- Date published:
5:30 am, April 25th, 2011 - 2 comments
Categories: uncategorized - Tags: anzac day
They called it the “flying coffin”. The Vickers Vildebeest, top speed 95 miles and hour. They joked that its only defence was that when the Japanese pilots saw it they would die laughing. In Singapore in 1941 it was restricted to night flying as it was so vulnerable. My uncle Andy Fleming was a pilot in 36 squadron which flew Vildebeests and also had three Fairey Albacores, another obsolete biplane torpedo bomber, a coffin with a cabin.
The squadron had flown twice the night before Japanese transports were sighted off Endau, on Malaya’s east coast, on January 26 1942. The high command decided that they should be attacked with bombs as the fleet would be in shallow water, with Vildebeests as well as more modern Hudsons. The book “Bloody Shambles” has a full account of the raid and one of the men describes how the crews felt when they got the news that Japanese fighters were expected:
There were a number of tired, old, young men grouped around their Squadron Leader in the operations room. They were tired because most of them had been on two bombing missions the night before, and they were old for war makes men that way. Most eyes were following the navigation oficer as he pencilled in the names of the crews on the big blackboard. 36 men would be selected for the operation, and as we had slightly more men than that, some lucky ones would be free to go back to bed. I rather hoped my name would not be on the board (I think nearly all were hoping the same), but it was.
It wouldn’t have made a difference for there were actually 72 men selected. Two waves of 12 aircraft, each with three crew, from 100 and 36 Squadrons. The first wave had some cloud cover, but Andy was in the second wave when the clouds were gone and the fighter protection was late. As Bloody Shambles says:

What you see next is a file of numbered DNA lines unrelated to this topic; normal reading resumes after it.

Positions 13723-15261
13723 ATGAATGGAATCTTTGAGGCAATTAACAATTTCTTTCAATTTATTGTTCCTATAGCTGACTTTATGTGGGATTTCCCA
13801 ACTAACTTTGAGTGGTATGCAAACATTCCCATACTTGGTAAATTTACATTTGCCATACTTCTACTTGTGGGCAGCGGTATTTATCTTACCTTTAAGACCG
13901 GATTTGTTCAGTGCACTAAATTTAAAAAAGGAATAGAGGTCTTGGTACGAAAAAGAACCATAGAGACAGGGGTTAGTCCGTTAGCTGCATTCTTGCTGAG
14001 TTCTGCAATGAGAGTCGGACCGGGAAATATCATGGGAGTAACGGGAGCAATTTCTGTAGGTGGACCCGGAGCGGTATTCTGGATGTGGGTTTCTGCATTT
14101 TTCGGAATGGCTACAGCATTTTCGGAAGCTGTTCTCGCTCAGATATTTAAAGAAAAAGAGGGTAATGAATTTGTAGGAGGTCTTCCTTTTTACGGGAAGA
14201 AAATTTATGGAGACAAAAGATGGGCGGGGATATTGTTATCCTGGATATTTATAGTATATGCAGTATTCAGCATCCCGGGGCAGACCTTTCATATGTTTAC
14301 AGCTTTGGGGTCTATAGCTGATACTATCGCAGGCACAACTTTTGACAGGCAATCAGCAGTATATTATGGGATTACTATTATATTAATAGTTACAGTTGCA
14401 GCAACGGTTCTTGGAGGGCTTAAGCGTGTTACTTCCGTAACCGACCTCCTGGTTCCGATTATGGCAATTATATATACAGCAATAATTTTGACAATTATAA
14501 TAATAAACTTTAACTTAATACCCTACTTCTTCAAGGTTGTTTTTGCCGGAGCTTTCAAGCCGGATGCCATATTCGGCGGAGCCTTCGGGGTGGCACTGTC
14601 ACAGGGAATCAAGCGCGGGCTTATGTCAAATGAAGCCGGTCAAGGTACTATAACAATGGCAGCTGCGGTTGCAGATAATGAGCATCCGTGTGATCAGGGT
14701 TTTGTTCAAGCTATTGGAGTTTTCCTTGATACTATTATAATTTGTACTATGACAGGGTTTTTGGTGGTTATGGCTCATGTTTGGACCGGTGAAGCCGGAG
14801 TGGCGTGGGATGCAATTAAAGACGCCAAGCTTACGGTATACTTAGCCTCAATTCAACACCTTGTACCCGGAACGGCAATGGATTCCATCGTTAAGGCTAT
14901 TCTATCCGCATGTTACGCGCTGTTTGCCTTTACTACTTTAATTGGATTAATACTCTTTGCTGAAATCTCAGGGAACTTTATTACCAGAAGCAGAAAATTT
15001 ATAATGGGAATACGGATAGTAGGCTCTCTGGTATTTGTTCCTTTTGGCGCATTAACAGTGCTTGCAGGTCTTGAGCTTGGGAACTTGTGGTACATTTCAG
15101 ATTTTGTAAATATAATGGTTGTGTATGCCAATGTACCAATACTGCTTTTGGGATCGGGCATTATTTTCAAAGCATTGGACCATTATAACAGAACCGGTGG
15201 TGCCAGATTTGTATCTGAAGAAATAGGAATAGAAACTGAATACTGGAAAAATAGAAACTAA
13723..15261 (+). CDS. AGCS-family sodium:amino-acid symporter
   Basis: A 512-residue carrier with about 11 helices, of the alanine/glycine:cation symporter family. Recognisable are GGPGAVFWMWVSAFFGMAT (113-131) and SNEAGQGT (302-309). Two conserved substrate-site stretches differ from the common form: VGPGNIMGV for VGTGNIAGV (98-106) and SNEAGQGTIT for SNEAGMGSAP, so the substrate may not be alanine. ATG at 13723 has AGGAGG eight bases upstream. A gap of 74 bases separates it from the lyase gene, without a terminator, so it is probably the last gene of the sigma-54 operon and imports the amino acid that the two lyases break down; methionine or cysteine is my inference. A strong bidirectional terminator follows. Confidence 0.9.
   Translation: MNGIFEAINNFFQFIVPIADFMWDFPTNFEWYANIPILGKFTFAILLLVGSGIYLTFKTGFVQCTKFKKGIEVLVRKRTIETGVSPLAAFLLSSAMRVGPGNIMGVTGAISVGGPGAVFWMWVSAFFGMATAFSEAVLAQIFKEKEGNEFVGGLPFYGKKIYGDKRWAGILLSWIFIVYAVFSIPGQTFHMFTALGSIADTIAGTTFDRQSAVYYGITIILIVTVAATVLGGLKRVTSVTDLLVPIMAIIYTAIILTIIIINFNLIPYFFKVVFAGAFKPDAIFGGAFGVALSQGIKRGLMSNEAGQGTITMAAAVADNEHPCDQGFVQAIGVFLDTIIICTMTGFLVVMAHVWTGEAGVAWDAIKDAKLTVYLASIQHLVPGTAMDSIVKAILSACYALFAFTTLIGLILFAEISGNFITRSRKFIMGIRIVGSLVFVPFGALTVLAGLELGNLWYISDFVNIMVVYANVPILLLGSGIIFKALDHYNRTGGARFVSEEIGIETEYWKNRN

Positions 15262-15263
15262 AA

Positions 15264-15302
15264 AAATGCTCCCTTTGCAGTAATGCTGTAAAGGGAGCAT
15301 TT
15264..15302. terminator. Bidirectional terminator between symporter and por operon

With no fighter protection or cloud cover, a feeling of impending doom must have been prevalent amongst the crews, their pilots struggling to hold position as they strove to reach the transports.
The defence of Singapore was a disaster and this raid was only one of the disasters, but it perhaps summarised all that was wrong as air defence had been promoted as the island fortress’ saviour. Of the 72 crew in the raid, 27 were killed, Uncle Andy among them. One other was killed by Japanese troops after his aircraft had crashed. Of the 24 aircraft in the two bombing waves, 12 were totally lost, 2 were written off, and the other ten damaged. One pilot reported at his debrief:
On my return to base I went, as was my duty, to the Squadron Ops room for debriefing. Our Ops Officer started to question me but I was so damned angry that I told him that it was nothing less than a “bloody shambles”. I added that I would tell Command AHQ myself. And I did. For I was just about certain who it was who had ordered those two suicidal sorties.
Nearly sixty years later I am glad someone was angry at the time. It’s small comfort, but I have often thought how Andy must have felt as he climbed into his slow and elderly plane. I’m sure he would have been staunch; the sense of duty that led him to volunteer early in 1939 for flying training would have kept him going to the last. The same sense of duty that sent his brother Jack over Germany one year later for one flight only, from which he also did not return. My generation has not had to face those choices – they were brave men indeed.